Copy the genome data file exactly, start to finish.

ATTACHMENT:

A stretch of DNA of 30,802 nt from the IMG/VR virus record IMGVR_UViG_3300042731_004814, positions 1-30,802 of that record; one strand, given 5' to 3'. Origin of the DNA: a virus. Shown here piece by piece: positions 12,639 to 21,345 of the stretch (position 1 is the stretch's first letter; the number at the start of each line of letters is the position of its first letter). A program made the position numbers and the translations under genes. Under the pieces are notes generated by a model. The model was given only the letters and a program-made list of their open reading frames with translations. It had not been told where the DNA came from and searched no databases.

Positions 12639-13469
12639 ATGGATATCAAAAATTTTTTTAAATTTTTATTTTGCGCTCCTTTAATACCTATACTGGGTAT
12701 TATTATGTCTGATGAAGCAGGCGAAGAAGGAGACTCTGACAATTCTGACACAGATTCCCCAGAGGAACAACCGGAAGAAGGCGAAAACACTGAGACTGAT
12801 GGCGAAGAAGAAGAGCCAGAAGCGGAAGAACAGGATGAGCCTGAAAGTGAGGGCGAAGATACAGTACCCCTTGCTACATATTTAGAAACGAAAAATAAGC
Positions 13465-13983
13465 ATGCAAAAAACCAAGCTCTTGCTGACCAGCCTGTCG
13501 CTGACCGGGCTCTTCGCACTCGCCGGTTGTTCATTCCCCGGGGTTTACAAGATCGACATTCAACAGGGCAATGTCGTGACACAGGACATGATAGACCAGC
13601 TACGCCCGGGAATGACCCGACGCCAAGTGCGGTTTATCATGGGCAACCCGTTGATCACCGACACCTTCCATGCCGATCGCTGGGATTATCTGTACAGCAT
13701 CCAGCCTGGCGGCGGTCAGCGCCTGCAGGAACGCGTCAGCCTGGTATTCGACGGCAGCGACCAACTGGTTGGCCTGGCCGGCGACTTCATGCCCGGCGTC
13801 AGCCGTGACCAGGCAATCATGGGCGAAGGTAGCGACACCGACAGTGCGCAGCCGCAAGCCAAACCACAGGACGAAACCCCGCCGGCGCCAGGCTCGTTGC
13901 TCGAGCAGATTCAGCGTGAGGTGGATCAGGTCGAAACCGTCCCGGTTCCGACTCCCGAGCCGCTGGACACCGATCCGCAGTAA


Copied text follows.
A stretch of DNA of 30,802 nt from the IMG/VR virus record IMGVR_UViG_3300042731_004814, positions 1-30,802 of that record; one strand, given 5' to 3'. Origin of the DNA: a virus. Shown here piece by piece: positions 12,639 to 21,345 of the stretch (position 1 is the stretch's first letter; the number at the start of each line of letters is the position of its first letter). A program made the position numbers and the translations under genes. Under the pieces are notes generated by a model. The model was given only the letters and a program-made list of their open reading frames with translations. It had not been told where the DNA came from and searched no databases.

Positions 12639-13469
12639 ATGGATATCAAAAATTTTTTTAAATTTTTATTTTGCGCTCCTTTAATACCTATACTGGGTAT
12701 TATTATGTCTGATGAAGCAGGCGAAGAAGGAGACTCTGACAATTCTGACACAGATTCCCCAGAGGAACAACCGGAAGAAGGCGAAAACACTGAGACTGAT
12801 GGCGAAGAAGAAGAGCCAGAAGCGGAAGAACAGGATGAGCCTGAAAGTGAGGGCGAAGATACAGTACCCCTTGCTACATATTTAGAAACGAAAAATAAGC
Positions 13465-13983
13465 ATGCAAAAAACCAAGCTCTTGCTGACCAGCCTGTCG
13501 CTGACCGGGCTCTTCGCACTCGCCGGTTGTTCATTCCCCGGGGTTTACAAGATCGACATTCAACAGGGCAATGTCGTGACACAGGACATGATAGACCAGC
13601 TACGCCCGGGAATGACCCGACGCCAAGTGCGGTTTATCATGGGCAACCCGTTGATCACCGACACCTTCCATGCCGATCGCTGGGATTATCTGTACAGCAT
13701 CCAGCCTGGCGGCGGTCAGCGCCTGCAGGAACGCGTCAGCCTGGTATTCGACGGCAGCGACCAACTGGTTGGCCTGGCCGGCGACTTCATGCCCGGCGTC
13801 AGCCGTGACCAGGCAATCATGGGCGAAGGTAGCGACACCGACAGTGCGCAGCCGCAAGCCAAACCACAGGACGAAACCCCGCCGGCGCCAGGCTCGTTGC
13901 TCGAGCAGATTCAGCGTGAGGTGGATCAGGTCGAAACCGTCCCGGTTCCGACTCCCGAGCCGCTGGACACCGATCCGCAGTAA